People who have financial fears are more than five times more likely to say they want to buy life insurance, according to new LIMRA research. However, at the same time, that research also found that interest in buying life insurance is often overstated, with affordability being a common reason why people ultimately choose not to buy.
“Financial concerns related to purchasing motivation are also a practical reason not to purchase,” said Jennifer Douglas, senior research director at LIMRA and LOMA.
“You’d think someone who fears making ends meet wouldn’t consider buying life insurance anytime soon, but nearly one in five do, compared to 3% of people who don’t have financial fears. [But] Even with the best intentions, consumers tell us affordability is the main reason they don’t buy the coverage they need.”
In light of the findings, LIMRA suggested financial advisors can best serve target markets by making efforts to understand consumers’ key financial fears and taking a holistic approach to addressing those concerns.
“Reaching an underserved market and closing the life insurance gap is something our industry is struggling with,” Douglas noted.
He added: “Understanding and responding to these diverse fears enables financial professionals to take a comprehensive approach with tailored solutions.”
Fear driving consumer interest
LIMRA research surveyed 3,000 consumers aged 18-65+ to understand how financial stress affects purchasing decisions.
Seven in 10 respondents said something about their financial situation “scared” them. Four in 10 were concerned about making ends meet, and 26% were also concerned about savings and preparedness.
Younger respondents, in their 20s and 30s, are more likely to be concerned about making ends meet. Respondents in their 40s and 50s are more likely to be concerned about retirement savings and preparedness.
In contrast, 3 in 10 respondents said that nothing about their financial situation scares them. Respondents aged 60 and over were the most likely to answer this question.
LIMRA found that respondents with financial fears were significantly more likely to express serious interest in purchasing life insurance in the next year.
“It will come as no surprise to advisors that fear may play a role in consumer interest in life insurance,” Douglas said. “We suspect that its role is partly motivation. 92% of those interested in buying life insurance in the next year told us about something about their finances that “scares” them. However, it was almost never overtly linked to the financial consequences of their or a loved one’s death.”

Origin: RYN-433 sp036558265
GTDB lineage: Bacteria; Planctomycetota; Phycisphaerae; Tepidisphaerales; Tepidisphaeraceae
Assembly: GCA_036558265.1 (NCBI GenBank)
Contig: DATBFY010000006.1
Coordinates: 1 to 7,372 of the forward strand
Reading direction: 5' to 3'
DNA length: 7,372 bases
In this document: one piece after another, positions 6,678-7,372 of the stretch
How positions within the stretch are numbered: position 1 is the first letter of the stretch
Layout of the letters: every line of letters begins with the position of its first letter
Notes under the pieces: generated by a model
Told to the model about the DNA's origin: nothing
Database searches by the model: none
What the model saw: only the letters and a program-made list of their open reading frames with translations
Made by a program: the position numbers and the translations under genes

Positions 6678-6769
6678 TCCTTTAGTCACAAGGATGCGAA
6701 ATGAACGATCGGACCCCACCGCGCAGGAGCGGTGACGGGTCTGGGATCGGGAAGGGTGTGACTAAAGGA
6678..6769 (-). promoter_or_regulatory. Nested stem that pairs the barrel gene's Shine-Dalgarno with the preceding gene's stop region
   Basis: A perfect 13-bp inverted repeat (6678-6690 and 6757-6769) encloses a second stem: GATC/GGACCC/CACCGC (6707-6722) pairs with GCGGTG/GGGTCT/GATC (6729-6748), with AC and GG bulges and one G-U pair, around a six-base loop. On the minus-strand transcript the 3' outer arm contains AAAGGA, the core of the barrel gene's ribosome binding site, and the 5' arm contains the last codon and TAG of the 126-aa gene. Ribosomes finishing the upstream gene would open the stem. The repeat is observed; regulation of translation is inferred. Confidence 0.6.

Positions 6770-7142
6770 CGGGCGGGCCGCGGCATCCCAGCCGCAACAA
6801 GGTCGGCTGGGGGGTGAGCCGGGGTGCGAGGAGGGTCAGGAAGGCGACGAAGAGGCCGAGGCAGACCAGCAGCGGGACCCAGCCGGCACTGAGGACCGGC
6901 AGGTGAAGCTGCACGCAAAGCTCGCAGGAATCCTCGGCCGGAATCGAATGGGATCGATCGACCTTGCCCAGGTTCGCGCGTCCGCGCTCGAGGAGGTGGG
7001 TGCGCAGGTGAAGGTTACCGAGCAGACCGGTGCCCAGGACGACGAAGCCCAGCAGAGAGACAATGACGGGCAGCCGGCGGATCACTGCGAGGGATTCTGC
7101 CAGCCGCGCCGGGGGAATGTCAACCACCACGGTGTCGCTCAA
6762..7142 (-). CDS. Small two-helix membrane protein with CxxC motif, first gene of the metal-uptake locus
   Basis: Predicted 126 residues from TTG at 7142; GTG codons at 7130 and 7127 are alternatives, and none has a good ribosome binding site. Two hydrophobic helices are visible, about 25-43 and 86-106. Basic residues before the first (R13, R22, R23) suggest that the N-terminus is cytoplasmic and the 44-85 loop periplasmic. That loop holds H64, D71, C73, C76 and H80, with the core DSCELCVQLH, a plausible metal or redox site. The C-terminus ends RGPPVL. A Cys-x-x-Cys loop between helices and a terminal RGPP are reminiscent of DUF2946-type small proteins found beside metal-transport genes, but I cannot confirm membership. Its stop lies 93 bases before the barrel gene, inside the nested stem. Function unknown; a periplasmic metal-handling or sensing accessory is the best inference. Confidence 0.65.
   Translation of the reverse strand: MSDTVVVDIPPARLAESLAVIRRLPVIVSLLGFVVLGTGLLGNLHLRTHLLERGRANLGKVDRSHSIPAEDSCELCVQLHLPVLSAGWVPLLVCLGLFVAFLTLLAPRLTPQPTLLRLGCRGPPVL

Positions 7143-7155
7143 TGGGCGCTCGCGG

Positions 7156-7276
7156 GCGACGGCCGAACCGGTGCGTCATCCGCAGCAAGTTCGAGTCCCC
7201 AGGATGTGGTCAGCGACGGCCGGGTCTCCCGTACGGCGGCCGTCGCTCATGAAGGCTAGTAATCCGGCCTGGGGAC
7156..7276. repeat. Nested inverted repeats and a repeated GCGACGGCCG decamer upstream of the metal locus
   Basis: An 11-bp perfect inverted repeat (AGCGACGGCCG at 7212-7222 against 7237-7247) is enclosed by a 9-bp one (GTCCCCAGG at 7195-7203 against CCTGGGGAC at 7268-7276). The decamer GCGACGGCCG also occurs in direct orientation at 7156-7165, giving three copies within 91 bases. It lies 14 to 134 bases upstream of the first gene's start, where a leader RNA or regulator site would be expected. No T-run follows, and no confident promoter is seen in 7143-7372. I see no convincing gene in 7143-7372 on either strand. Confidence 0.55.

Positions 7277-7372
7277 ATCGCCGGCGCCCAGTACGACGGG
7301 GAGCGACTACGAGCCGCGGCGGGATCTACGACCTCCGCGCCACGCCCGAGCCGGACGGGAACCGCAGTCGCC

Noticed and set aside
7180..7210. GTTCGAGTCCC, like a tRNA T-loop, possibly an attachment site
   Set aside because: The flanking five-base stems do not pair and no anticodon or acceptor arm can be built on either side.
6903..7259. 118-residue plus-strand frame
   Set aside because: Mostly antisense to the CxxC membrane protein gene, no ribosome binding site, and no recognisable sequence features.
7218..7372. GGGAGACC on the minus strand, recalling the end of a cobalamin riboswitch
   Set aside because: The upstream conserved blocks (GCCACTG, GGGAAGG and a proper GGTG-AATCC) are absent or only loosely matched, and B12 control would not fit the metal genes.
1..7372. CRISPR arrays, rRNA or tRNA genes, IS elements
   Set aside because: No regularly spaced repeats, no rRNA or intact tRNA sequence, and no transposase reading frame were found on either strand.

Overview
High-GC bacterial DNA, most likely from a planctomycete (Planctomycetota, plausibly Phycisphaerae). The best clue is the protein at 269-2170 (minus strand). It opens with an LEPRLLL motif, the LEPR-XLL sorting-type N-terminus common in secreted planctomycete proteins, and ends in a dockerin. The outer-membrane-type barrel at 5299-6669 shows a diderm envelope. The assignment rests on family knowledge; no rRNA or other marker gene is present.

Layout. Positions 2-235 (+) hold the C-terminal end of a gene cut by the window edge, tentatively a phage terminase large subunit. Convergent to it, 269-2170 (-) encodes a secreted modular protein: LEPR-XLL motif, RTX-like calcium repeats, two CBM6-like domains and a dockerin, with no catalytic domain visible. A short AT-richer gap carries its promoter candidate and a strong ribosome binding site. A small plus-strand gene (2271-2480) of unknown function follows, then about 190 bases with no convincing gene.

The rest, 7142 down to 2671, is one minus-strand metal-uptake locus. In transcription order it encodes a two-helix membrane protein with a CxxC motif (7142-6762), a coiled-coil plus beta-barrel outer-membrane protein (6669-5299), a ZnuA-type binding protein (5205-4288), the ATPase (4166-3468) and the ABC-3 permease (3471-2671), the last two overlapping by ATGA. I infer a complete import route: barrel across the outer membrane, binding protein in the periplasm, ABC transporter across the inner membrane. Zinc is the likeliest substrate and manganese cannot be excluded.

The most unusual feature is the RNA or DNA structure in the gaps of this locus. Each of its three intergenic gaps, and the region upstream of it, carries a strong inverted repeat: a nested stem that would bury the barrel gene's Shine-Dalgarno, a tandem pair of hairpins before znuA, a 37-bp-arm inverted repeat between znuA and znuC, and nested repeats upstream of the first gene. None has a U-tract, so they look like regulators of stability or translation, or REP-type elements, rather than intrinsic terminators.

Existing life insurance coverage did not play a major role in LIMRA’s findings. The study pointed out that the difference in life insurance rates between those with reasonable financial fears and those without was not due to the latter group already having coverage.
Confidence plays a big role
Understanding the financial concerns of their clients will help financial advisors provide more tailored solutions and also build the necessary trust, the LIMRA study suggested.
“We certainly don’t want to promote the use of scare tactics or feed consumer fears, but it’s important that consumers understand the risks of not having coverage,” Douglas said. “Furthermore, it is important for financial professionals to recognize the array of consumer financial fears and be attuned to the nuanced narratives that range from immediate survival concerns to long-term uncertainties, fears that extend to wealth and circumstances.”
The LIMRA study highlighted the importance of the relationship between advisers and clients. Douglas noted that the correlation between financial fears and interest in life insurance “probably says something about people who value protection.”
LIMRA found that active life insurance owners (73%) were more likely to express financial fear than non-interested non-owners (62%). Similarly, people who work with a financial professional (70%) are more likely to report financial fears than those who are not interested in working with one (63%). Furthermore, those interested in working with a financial professional were most likely to share their biggest fear (77%).
Research shows that consumers may be more willing to share their financial fears and concerns if they have a relationship with a financial professional they trust.
In an earlier study, LIMRA found that “the ability to address all aspects of my financial situation” was the most important attribute for 45% of consumers in choosing to work with a financial professional. Consumers were also more likely to recommend advisors who they believed took a more holistic approach to solving their financial needs.
“Clients who describe their financial professional as taking a very holistic approach are likely to recommend them, while those who feel their financial professional takes a more sales-oriented approach are less likely to fully embrace this model. “, – Douglas. said:
LIMRA is one of America’s largest trade associations, representing more than 700 members. The fourth quarter 2023 survey of consumer sentiment was conducted in October 2023.
Rayne Morgan is a content marketing manager at PolicyAdvisor.com and a freelance journalist and copywriter.
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